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How to Lower Your Cholesterol Naturally

how to lower your cholesterol naturally

High cholesterol can have poor effects on everything from your risk of stroke to your risk of coronary heart disease. So while discovering you need to lower your cholesterol may feel intimidating, you can make simple adjustments to your lifestyle that improve your health and your quality of life.

Here's how to lower your cholesterol naturally:

  1. Know your cholesterol numbers.
  2. Exercise regularly.
  3. Make smart eating choices. 

Let’s dive deeper into each of these practices to empower you with knowledge so you can make healthy decisions for your body. First, though, you need to understand why it’s so important to keep healthy cholesterol levels.

Why Is It Important to Maintain Healthy Cholesterol Levels?

When you have high cholesterol, you have an increased risk of experiencing heart problems. In fact, according to an article published in the Handbook of Experimental Pharmacology high cholesterol is one of the biggest controllable risk factors for coronary heart disease.To add to that, if you participate in unhealthy activities—like smoking, for example—or if you have other underlying conditions—like high blood pressure or diabetes—you carry an even higher risk for these threats that could result in a catastrophic event, such as a heart attack.

Additionally, high cholesterol could lead to a stroke. A high level of cholesterol in the blood can cause a buildup of fatty deposits in the arteries called atherosclerosis, which can, in turn, make the arteries grow stiff and narrow. This not only makes it harder for your body to get proper, oxygen-rich blood flow, but it also increases the chance that you could develop a blood clot as well. Approximately, based on CDC research, one out of every three American adults has high cholesterol, so it’s no wonder stroke is one of the leading causes of death in the country.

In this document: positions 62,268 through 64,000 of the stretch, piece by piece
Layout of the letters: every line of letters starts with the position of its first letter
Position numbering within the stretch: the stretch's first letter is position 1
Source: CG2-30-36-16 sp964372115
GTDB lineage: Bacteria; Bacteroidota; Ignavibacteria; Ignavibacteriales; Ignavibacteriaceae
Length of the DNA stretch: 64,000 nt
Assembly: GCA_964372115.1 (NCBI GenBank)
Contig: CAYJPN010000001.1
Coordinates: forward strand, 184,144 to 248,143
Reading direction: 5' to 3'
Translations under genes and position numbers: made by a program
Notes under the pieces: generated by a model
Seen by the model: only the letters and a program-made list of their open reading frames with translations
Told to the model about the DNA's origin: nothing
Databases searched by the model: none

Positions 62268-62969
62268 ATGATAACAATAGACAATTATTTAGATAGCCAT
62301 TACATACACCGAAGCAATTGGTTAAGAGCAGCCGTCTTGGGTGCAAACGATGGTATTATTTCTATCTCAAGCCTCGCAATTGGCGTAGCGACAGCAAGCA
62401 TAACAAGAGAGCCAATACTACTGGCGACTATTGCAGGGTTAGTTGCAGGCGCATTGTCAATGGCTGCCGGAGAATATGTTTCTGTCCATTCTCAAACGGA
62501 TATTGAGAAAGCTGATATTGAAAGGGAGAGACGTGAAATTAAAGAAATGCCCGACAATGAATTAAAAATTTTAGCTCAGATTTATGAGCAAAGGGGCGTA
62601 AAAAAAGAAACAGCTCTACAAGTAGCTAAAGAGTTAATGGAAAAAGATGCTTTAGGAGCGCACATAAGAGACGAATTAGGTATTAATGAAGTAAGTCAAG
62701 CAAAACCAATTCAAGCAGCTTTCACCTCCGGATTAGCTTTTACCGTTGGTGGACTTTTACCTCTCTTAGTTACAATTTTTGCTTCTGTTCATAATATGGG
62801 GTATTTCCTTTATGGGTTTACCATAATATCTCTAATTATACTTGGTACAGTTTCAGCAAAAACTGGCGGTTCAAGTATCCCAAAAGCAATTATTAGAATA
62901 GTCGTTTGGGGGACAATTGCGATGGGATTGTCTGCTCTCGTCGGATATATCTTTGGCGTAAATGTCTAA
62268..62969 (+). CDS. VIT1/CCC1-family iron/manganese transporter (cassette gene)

Understanding Cholesterol Levels

Google Trends shows that people search for “how to lower your cholesterol naturally” at a fairly consistent rate. It’s important that anything you read online is backed by science because while there are thousands of helpful resources online, some may take you down the wrong path. Part of understanding how to lower your cholesterol naturally is understanding what your cholesterol is in the first place. Here’s what you need to know about different types of cholesterol.

Low-Density Lipoprotein

To start the lesson on how to lower your cholesterol naturally, let’s briefly visit low-density lipoprotein.LDL is a combination of protein and fat. Also known as lipids, these fats need to attach to proteins so they can easily move through your blood.

Very Low-Density Lipoprotein

Very low-density lipoprotein, or VLDL, is a particle that your liver produces and then releases into your bloodstream to carry triglycerides—another type of fat—to your tissues.3 VLDL might sound similar to LDL cholesterol, but LDL is mainly carrying cholesterol to your tissues rather than transporting triglycerides.

Both LDL and VLDL are sometimes referred to as the "bad" kinds of cholesterol because they are, again, known to contribute to that buildup of plaque in your arteries that you read about earlier. But remember, although the two sound alike and both carry substances through the body, VLDL and LDL are different in what they actually transport. It’s important not to think of them as the same thing.

High-Density Lipoprotein

HDL stands for high-density lipoproteins, and like LDL, it is a combination of fat—or lipid—and protein. HDL is sometimes labeled the "good" kind of cholesterol because it carries the substance from other parts of your body back to the liver, at which point the cholesterol is removed from the body.